Many Irishmen, like my 3x great-grandfather General Patrick Edward Connor, were firm in stating that they were born on St. Patrick’s Day.
There is more than enough information and documentation of Gen. Connor’s military career and adult life, but scant details are available about his early life in Ireland. Many immigrants anglicized or altered states to assimilate into their adopted homeland, thus Patrick Edward O’Connor dropped the prefix in his surname and became Connor. Brigham D. Madsen, General Connor’s biographer and author of Glory Hunter, had attempted to clarify and bring to light the true birthdate of General Connor. In the footnotes of Chapter 1 in the biography, he notes that in 1988, he had written to the Diocesan Secretary of the Bishop’s House, Killarney and asked for a search of the Catholic Parish Registers. While possible matches were located, nothing was conclusive as Patrick Connor never gave the name of his parents. 
An act of Congress approved 29 January 1887 (24 Stat. 371), provided pensions for veterans of the Mexican-American War who has served sixty days, or their widows who had no remarried. On my trip to Washington back in 2009, I had requested Gen. Connor’s pension file at the National Archives. It was a massive file and showed he received pensions for both the Civil War and Mexican War. On his declaration for survivor of pension, he states his birthdate as 17 March 1820.  Many other secondary sources including newspaper articles, early biographical accounts, and more, would take the St. Patrick’s birthday as fact.
General Patrick Edward Connor’s Declaration for Survivor of Pension. Photo taken by author at the National Archives, Washington, D.C. (2009)
As a staunch Irish catholic, General Connor would have considered St. Patrick, who brought Christianity to Ireland in the 5th century, a revered figure at the very least. Based on the fact they also shared the same name, there’s no reason why he wouldn’t give his birthdate at St. Patrick’s Day. While part of this stemmed from pride and affinity for heritage, many Irish immigrants came from very poor backgrounds and simply didn’t know their birthday, so the holiday was used quite often as the date of birth.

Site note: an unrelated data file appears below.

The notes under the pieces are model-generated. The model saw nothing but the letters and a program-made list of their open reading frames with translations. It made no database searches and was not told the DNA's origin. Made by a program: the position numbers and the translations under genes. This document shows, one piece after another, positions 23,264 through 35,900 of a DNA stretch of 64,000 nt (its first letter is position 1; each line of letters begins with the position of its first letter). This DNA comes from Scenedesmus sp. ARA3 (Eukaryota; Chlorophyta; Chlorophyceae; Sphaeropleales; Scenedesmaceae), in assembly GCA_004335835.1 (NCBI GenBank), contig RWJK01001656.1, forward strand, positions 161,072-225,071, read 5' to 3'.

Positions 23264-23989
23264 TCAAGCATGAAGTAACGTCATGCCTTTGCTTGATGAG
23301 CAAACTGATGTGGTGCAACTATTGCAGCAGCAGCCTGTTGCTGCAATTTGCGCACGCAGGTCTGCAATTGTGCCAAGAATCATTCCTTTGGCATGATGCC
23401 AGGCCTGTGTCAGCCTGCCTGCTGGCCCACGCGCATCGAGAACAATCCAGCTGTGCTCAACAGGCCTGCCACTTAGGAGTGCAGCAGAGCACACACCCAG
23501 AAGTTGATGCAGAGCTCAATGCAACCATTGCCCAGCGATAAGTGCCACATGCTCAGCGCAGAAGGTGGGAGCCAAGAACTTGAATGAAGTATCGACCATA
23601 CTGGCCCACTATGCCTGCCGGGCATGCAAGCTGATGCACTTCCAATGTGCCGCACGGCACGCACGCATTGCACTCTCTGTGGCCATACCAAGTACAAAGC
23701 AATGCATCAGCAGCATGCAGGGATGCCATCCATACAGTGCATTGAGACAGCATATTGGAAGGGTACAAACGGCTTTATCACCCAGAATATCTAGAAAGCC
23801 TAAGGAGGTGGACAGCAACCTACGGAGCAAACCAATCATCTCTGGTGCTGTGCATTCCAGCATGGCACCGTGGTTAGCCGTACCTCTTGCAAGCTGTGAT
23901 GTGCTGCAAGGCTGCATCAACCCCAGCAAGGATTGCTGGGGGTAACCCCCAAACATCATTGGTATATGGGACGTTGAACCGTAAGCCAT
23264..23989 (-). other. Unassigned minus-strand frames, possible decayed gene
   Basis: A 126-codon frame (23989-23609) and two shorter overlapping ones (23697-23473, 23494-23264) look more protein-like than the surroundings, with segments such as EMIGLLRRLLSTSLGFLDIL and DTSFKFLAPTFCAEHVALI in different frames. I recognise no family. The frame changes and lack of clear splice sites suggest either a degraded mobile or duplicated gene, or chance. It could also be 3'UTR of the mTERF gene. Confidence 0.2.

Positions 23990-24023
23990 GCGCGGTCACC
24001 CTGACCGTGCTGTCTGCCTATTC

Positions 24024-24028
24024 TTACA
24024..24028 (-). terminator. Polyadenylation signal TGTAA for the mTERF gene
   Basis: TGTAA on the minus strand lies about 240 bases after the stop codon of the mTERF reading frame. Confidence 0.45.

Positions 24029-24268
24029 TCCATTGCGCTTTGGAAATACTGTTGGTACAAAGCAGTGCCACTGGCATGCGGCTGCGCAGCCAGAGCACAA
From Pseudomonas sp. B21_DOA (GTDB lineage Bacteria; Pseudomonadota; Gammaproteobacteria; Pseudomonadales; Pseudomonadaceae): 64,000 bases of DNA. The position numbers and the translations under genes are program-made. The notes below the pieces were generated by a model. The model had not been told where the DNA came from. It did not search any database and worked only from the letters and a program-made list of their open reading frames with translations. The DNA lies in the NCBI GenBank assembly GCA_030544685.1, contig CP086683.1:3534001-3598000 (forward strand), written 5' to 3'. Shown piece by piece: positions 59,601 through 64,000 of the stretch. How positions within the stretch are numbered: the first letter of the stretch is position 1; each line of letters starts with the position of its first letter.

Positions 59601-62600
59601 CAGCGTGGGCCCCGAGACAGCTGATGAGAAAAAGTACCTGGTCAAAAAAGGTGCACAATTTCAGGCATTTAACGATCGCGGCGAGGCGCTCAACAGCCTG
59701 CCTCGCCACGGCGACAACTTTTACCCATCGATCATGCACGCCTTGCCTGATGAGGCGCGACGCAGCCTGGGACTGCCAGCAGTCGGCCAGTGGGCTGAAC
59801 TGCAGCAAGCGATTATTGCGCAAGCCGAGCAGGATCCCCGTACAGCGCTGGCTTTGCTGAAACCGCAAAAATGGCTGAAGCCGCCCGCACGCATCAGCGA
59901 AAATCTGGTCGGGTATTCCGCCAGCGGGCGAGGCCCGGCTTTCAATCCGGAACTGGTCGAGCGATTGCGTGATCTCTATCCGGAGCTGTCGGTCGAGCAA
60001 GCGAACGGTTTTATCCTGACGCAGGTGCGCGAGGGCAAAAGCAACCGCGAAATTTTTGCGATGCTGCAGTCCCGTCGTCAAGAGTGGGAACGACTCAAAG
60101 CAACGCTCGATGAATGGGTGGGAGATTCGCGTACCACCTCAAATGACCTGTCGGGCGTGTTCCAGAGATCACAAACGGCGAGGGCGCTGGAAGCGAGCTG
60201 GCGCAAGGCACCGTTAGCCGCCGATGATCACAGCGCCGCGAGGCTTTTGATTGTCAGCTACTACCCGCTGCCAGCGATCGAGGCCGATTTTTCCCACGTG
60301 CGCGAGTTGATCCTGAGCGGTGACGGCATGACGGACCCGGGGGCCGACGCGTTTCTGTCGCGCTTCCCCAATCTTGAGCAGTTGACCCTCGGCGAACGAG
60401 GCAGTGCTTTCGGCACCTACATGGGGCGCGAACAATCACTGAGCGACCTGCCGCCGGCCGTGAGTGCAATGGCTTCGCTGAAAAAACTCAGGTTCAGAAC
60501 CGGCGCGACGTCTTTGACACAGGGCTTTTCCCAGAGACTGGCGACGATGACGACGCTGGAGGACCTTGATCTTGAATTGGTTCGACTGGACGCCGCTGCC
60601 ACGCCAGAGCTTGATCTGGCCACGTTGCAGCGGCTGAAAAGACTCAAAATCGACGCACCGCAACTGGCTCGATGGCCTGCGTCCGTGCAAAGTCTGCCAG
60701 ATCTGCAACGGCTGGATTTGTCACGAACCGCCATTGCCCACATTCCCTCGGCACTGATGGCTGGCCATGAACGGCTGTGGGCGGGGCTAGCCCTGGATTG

For genealogists seeking the truth, this can be frustrating. With the release of millions of Irish Catholic church records to online databases, including Ancestry.com and FindMyPast, many researchers can dig into these records to find the correct or more accurate genealogical information of their ancestors.
 Madsen’s analysis and research on General Connor’s birthdate can be found in footnotes 3-8 of Chapter 1. See Brigham D. Madsen, Glory Hunter: A Biography of Patrick Edward Connor (Salt Lake City, UT: University of Utah Press, 1990), 4.
 National Archives and Records Administration. Genealogical Research in the National Archives (Washington, D.C.: National Archives Trust Fund, 1985), 127.
 Patrick Edward Conner (Captain, Texas Vol., Mexican-American War), pension application no. O 21603, Case Files of Approved Pension Applications…, 1861-1934; Civil War and Later Pension Files, Record Group 15: Records of the Department of Veteran Affairs; National Archives, Washington D.C.
Mark Pratt. “Ancestry.com makes 10 million Catholic records from Ireland available free.” The Seattle Times, posted 11 Mar 2016. http://www.seattletimes.com/nation-world/going-green-ancestry-com-indexes-millions-of-irish-records/
Pat Richley-Erickson. “FindMyPast: 10 million Irish Catholic Parish Registers.” DearMYRTLE’s Genealogy Blog, posted 5 Feb 2016. http://blog.dearmyrtle.com/2016/02/findmypast-10-million-irish-catholic.html
Copyright (c) 2016 Jake Fletcher.
Jake Fletcher, “St. Patrick’s Day – The Birthday of General Patrick E. Connor and Many Other Irishmen.” Travelogues of a Genealogist, posted 17 Mar 2016. https://fletcherfamilytree.wordpress.com/2016/03/17/st-patricks-day-the-birthday-of-general-patrick-e-connor-and-many-other-irishmen